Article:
This demonstrates a general proof of principle of the sensor chip design. Therefore the next was testing the detection of 3-oxo-C12 HSL.

Detecting 3-oxo-C12 HSL with Sensor Chips

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Testing K131026 in our sensor chips
K131026 in our sensor chip induced with 0.2 µL 3-oxo-C12 HSL and measured with a plate reader. Blue color indicates no fluorescence, red color indicates fluorescence. Top chip is not induced, bottom chip is induced with IPTG.

As a next step, we used K131026 from the 2008 iGEM Team Calgary in our sensor chips to detect 3-oxo-C12 HSL which is produced by Pseudomonas aeruginosa during quorum sensing. First, we tested them by direct induction with purified 3-oxo-C12 HSL (0.2 µL, 500 µg/mL). A fluorescence measurement was taken every 15 min with an excitation wavelength of 496 nm and an emission wavelength of 516 nm (for GFP).

The measured fluorescence again showed a distinct signal on the induced chip (bottom) compared to the uninduced chip (top). The fluorescence clearly starts in the middle of the chip (point of induction) and then extends outwards, still showing an ever increasing signal of fluorescence. The base level of fluorescence is attributed to leakiness of the promoter and general background fluorescence of growing E. coli cells. In the induced chip (bottom), the background fluorescence is a lot lower than in the uninduced chip (top) because the signal masks the noise. The difference between the induced and uninduced chips indicates a clear response to the HSL and a proof for the ability of our sensor chip design to detect the HSL produced by Pseudomonas  aeruginosa.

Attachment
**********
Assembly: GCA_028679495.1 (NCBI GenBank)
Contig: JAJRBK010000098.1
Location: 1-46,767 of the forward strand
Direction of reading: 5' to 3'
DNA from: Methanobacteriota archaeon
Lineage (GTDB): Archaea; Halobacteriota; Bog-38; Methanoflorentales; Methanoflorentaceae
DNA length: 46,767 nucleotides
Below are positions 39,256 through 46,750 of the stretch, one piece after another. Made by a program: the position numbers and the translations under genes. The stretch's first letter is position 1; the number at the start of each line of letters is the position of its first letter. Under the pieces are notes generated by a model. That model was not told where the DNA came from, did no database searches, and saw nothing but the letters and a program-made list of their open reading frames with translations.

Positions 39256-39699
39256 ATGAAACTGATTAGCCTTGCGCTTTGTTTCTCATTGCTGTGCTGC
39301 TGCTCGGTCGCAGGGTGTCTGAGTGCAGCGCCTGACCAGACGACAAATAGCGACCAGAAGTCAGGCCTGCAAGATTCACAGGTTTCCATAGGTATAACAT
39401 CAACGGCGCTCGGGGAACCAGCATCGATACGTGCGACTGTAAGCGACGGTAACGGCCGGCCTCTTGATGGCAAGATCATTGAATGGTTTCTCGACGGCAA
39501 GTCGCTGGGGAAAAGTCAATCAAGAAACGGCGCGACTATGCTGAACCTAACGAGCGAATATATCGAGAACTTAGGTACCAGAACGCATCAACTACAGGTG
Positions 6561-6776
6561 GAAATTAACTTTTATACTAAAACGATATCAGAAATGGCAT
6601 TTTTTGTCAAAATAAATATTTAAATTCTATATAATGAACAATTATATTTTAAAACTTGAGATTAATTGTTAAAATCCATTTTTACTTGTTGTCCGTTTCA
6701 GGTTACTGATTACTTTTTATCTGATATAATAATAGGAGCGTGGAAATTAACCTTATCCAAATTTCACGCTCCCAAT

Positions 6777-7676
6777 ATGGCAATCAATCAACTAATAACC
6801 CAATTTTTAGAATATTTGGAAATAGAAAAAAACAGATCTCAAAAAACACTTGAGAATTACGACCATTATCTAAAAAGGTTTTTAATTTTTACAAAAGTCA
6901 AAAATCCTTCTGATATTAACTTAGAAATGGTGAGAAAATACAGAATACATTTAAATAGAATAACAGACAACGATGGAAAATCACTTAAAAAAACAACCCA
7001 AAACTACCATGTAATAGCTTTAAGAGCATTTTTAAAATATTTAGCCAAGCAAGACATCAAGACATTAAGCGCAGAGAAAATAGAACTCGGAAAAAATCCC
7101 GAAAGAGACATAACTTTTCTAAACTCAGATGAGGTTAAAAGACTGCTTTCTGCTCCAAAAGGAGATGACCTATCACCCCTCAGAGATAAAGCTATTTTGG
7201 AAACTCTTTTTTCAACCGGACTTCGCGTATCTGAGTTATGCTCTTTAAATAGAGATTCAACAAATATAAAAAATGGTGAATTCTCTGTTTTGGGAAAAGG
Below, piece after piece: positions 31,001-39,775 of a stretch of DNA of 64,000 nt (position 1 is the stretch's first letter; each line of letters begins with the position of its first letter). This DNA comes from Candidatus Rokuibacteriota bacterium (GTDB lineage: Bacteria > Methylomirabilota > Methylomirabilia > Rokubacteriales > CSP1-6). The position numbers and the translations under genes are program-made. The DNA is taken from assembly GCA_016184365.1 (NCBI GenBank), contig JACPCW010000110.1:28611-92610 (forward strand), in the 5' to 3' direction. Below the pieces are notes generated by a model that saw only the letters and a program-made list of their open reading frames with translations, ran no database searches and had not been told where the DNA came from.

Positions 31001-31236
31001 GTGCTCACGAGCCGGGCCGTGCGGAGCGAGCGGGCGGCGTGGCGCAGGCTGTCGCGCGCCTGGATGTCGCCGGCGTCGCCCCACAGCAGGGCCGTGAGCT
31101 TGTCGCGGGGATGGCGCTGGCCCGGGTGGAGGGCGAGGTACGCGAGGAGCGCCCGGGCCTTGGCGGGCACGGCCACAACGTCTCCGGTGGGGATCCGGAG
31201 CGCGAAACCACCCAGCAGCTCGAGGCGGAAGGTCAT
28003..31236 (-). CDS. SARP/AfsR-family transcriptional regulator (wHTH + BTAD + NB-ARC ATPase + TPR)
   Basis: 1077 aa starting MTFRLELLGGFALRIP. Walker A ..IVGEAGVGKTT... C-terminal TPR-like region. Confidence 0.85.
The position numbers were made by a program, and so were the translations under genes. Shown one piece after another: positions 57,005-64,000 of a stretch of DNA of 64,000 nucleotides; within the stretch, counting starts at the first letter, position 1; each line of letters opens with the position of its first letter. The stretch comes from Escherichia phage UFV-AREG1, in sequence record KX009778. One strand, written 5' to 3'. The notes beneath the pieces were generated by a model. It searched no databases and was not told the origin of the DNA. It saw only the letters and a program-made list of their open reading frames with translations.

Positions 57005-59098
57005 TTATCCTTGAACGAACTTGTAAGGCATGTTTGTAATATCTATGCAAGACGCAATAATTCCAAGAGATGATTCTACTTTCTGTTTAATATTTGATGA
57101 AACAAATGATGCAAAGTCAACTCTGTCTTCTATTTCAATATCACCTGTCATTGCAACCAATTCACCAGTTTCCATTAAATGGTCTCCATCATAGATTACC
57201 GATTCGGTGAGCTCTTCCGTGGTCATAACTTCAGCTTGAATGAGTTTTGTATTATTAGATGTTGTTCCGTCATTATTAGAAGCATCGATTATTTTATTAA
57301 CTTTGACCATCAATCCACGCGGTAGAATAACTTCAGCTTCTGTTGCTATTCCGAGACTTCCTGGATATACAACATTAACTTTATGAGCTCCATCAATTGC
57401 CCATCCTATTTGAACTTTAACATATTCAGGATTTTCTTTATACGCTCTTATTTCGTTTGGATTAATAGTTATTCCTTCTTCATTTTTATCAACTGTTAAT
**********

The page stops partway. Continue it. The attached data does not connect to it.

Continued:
Detecting IPTG with Sensor Chips

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IPTG inducible superfolder GFP (I746909) in sensor chips
IPTG inducible superfolder GFP (I746909) is induced with IPTG (2 µl, 100mM) on the right chip with a non induced chip on the left

This video shows the construct I746909 from the 2007 iGEM Team Cambridge. This BioBrick is a producer of superfolder GFP under the control of a T7 promoter. It was introduced into BL21(DE3) cells making the expression IPTG inducible through the T7 RNA Polymerase encoded in the genome of BL21(DE3) under the control of a lacI promoter.

The left chip does not show visible fluorescence and the right chip exhibits a strong fluorescence signal showing clearly the ability of the sensor chip technology to detect IPTG. On top of that, the fluorescence response is strong enough to be detected and analyzed by the measurement device WatsOn.

Detecting the 3-oxo-C12 HSL with K131026 in our Sensor Chips with WatsOn

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Detection of 3-oxo-C12 HSL with K131026
0.2 µL of 3-oxo-C12 HSL was placed in the middle of the chip and then incubated at 37 °C in WatsOn.